Jesus' earlier commissioning of the Twelve did not include the Gentiles or Samaritans, but only "the lost sheep of the house of Israel" (10:5-6). That restriction is lifted.
Two present tense active participles explain the process of the main verb "make disciples." That is, the means for making disciples are "baptizing" and "teaching".
Baptism and teaching need to go together. Churches that baptize infants receive promises that the baptized will be taught. Perhaps we would do well to consider Baptism as the initiation into the teaching ministry of the church, rather than just into church membership.
In previous notes I've expressed my thinking about tereo ("keep/obey") as meaning "to make into a keepsake," "to hold dear," "to consider important" rather than "to (blindly) obey".
This also implies that our "teaching" is more than just imparting knowledge, but also values. We not only need to know what Jesus did and said, but to hold them dear so that we desire to do what he said and emulate what he did. Values are "caught" more than they are "taught". An unbelieving college professor can teach about Christianity; but only a believer can share the spirit of being Christian.
Similarly, I think that it is only disciples who are able to produce other disciples. To use a biblical image: the fruit of a plant contains the seed and nutrients to produce another plant. The "fruit" of a disciple should be something that is able to produce another disciple. Recent books I have been reading have stressed the need for congregational leaders to be disciples -- to practice marks of discipleship: daily prayer, weekly worship, Bible reading, service, spiritual friendships, and giving. Michael Foss lists these marks in Power Surge: Six Marks of Discipleship for a Changing Church. I would add one to these: being invitational. If we don't believe what we believe strong enough to invite others into it, then I wonder how strongly we really believe it. While certainly believe in Christ is part of that, but also belief in our congregations and in our congregational ministries and activities.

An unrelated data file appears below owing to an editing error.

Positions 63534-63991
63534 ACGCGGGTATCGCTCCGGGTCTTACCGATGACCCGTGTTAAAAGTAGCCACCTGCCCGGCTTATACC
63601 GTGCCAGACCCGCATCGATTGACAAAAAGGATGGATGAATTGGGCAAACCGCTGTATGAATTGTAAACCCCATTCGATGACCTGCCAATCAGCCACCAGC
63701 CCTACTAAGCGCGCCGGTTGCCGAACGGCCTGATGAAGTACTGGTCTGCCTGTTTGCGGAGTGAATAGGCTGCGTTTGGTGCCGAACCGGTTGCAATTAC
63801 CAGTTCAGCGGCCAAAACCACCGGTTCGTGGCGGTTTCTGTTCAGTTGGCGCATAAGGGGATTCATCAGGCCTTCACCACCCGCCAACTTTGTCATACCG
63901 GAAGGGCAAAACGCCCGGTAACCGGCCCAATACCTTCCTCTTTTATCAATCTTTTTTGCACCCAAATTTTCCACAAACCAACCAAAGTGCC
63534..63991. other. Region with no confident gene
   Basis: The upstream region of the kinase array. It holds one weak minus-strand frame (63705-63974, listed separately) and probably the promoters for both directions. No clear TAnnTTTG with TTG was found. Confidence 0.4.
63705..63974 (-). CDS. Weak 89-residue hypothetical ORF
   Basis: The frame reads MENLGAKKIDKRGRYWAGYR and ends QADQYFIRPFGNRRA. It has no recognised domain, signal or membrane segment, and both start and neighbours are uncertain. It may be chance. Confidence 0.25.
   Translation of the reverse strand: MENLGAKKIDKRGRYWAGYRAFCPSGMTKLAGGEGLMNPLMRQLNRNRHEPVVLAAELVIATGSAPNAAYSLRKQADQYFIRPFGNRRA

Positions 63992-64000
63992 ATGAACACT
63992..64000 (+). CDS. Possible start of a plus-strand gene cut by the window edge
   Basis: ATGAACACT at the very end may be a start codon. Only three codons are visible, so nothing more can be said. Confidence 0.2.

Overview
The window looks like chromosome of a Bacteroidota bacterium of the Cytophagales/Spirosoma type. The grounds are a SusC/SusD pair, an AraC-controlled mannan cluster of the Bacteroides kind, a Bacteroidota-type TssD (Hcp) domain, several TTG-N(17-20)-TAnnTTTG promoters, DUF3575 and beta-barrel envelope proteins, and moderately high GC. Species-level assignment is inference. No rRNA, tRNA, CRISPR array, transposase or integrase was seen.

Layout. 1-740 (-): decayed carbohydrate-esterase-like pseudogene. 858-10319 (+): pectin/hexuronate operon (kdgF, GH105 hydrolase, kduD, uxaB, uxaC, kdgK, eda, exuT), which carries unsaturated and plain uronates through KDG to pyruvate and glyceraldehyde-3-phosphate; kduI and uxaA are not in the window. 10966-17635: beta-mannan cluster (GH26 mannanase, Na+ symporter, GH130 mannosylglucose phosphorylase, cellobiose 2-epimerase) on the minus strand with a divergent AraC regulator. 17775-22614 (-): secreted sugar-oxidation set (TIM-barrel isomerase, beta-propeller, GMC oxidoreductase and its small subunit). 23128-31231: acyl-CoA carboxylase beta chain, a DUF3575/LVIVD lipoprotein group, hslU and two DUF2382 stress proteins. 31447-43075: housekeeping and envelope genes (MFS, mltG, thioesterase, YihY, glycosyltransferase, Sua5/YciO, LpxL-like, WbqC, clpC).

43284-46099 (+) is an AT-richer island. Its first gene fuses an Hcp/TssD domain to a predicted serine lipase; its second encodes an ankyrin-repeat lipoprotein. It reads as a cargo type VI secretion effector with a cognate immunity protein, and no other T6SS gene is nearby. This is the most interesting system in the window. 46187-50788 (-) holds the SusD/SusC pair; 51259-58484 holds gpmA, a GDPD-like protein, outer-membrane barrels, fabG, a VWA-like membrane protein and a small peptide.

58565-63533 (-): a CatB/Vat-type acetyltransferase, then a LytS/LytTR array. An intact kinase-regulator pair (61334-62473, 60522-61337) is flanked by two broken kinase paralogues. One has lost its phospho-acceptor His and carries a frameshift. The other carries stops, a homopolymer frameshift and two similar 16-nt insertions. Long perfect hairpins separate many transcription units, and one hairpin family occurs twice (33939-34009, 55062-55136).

What did Jesus command (entellomai) them? Only once in Matthew does Jesus "give a command". After the transfiguration, Jesus commands them: "Tell no one about the vision until after the Son of man has been raised from the dead" (17:9). Now is the time to speak about Jesus' transfiguration. The related noun (entole) is used to refer to the law and the prophets (5:19) and in reference to the Ten Commandments and the Greatest Commandments which summarizes all the law and prophets (15:3; 19:17; 22:36, 38, 40).
Matthew's gospel ends as it began, with the promise of "Emmanuel" = "God with us"; (in contrasted to Luke's ascension and John's "going to the Father".)
We need the assurance of this presence before the "end of the age." That phrase is used three other times in Mt. At that time the angels will separate the weeds and the wheat (13:39, 40) and the evil from the righteous (13:49). Before that time, weeds and wheat grow up together. Evil and the righteous exist side by side. And we will worship and doubt.
Frederick Houk Borsch, since 1988, has been Bishop of the Episcopal Diocese of Los Angeles. I don't remember where I first read this quote on the Trinity, but my notes indicate that when he wrote it, he was a religion Professor of Religion at Princeton University and Dean of the Princeton University Chapel.
There are probably a number of people who imagine that the idea of the Trinity was thought up by ivory-tower theologians who, typically, were making things more complicated than they needed to be and were obscuring the simple faith of regular believers. In fact, it seems that the process worked pretty much the other way around. Practicing believers and worshipers were driven by their experiences of God's activity to the awareness that God related in several different ways to the creation.... Thus what these believers came to insist upon was that God had to be recognized as being in different forms of relationship with the creation, in ways at least like different persons, and that all these ways were divine, that is, were of God. Yet there could not be three gods. God, to be the biblical God and the only God of all, had to be one God. This complex and profound faith was then handed over for the theologians to try and make more intelligible. They have been trying ever since.